How to face a quilt in 12 easy steps

Once the quilting is done the next step is to finish the edges. I could use the traditional method of binding a quilt to finish this piece but I have run out of the brown fabric. I could use one of the printed fabrics but I don’t really want to frame the piece, I just want it to run off the page so to say and it needs either brown binding to do that or another method of finishing. Instead of binding I’m going to face my quilt which will give me that run off the page look I want. Follow along with me and learn how to face a quilt in 12 easy steps.

And the other reason I’m facing this quilt is that I have ‘jut outs’ on the border. I couldn’t just do the quilt with simple straight borders, oh no they had to be fancy and artistic. Makes life interesting. If I did want to bind this quilt I would definitely have to use bias binding to get around all the corners.

For the purpose of this post, I’m facing a small piece so you can see the steps and finished project easily. This piece was originally on a frame which I took it off of and now need to finish the edges. Aren’t the colors wonderful – spring has sprung in my studio!

Facing complete on pink dahlia quilt – a dash of spring color

Facing a quilt

I do suggest using a fabric close to the same color as the edge of the quilt so that the facing blends in with the front of the quilt. I usually try and have a backing that matches the front as well but not this time.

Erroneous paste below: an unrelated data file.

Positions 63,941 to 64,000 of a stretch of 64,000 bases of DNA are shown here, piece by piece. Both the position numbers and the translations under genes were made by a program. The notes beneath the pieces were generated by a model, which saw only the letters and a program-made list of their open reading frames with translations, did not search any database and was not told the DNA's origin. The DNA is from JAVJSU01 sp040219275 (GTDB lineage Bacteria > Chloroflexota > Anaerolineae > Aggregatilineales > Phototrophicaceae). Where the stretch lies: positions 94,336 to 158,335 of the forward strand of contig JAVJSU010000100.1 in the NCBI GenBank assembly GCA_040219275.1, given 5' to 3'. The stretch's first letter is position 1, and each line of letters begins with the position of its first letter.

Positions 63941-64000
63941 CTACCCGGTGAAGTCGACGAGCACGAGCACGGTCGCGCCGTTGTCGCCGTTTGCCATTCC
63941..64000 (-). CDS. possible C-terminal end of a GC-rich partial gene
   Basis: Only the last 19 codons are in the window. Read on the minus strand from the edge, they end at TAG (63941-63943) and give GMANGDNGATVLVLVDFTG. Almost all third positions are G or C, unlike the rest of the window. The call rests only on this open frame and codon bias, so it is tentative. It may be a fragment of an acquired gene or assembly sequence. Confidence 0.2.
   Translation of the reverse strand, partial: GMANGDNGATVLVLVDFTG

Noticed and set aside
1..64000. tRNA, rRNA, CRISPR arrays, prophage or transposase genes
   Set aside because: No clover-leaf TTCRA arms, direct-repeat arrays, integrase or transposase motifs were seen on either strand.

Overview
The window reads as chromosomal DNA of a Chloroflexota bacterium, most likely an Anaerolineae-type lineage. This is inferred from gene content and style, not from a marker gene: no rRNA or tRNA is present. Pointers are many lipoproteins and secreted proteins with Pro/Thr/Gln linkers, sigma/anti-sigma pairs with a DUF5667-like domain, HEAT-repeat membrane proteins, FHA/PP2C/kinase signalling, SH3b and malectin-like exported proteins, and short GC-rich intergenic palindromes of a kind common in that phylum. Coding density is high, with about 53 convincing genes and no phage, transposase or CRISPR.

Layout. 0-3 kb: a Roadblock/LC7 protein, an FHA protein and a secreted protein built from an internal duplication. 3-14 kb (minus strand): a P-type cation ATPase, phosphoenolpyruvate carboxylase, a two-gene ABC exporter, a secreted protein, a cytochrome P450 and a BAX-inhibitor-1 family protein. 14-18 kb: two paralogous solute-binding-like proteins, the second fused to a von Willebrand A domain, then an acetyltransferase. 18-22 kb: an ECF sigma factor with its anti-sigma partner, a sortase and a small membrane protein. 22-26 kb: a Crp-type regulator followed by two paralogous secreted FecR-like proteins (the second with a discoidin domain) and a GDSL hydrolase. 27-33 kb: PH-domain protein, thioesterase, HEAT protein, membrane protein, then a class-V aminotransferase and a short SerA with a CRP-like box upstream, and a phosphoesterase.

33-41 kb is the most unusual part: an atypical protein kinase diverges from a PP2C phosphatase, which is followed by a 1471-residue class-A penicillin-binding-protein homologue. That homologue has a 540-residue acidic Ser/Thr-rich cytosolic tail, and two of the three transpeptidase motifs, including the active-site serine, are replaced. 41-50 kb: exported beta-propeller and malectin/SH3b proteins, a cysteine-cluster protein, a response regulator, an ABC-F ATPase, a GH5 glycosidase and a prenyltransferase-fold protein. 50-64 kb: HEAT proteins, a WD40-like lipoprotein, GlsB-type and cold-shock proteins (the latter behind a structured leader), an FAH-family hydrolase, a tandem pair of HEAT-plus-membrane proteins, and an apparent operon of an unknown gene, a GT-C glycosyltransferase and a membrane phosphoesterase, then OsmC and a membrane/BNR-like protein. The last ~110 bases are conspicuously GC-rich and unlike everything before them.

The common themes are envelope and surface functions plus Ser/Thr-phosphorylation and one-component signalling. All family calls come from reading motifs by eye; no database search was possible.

Step 1 Square off all edges of excess batting and backing.

Step 2 Measure all the vertical sides of the quilt. Cut each piece 4″ by the vertical measurement.

Measuring the vertical edge before cutting

Step 3 Measure all the horizontal sides of the quilt. Cut each piece 4″ by the horizontal measurement plus 3″. The reason this piece is cut longer is because the ends are tucked under for the final finishing and stitching on the back.

Step 4 Fold all pieces in half with the wrong sides together and press. I use steam when pressing these pieces to get a nice crisp fold line. By the way, this mini travel GO IRON is deceivingly powerful!

Press in half – wrong sides together

Step 5 Place the vertical pieces along the vertical edges of the front side of the quilt with the raw edges meeting. I pin these in place with flower headpins.

Facing pieces pinned to front of quilt

Step 6 Sew the strips in place with a ¼″ seam allowance. Make sure to use matching thread to the fabric in the top and bobbin. You will see why in Step 8.

Facing pieces attached with a ¼″ seam in matching thread

Step 7 Press the facing strips towards the edge of the quilt so that they hang over.

Press facing pieces over edge of quilt

Step 8 Turn the quilt over and from the back sew an ⅛″ seam between the edge of the quilt and the ¼″ seam just sewn. This is the stay stitching and will help create an edge to the quilt as the facing is pressed to the back of the quilt. The stitching will be seen on the back of the quilt so this is why you want the thread to match the fabric.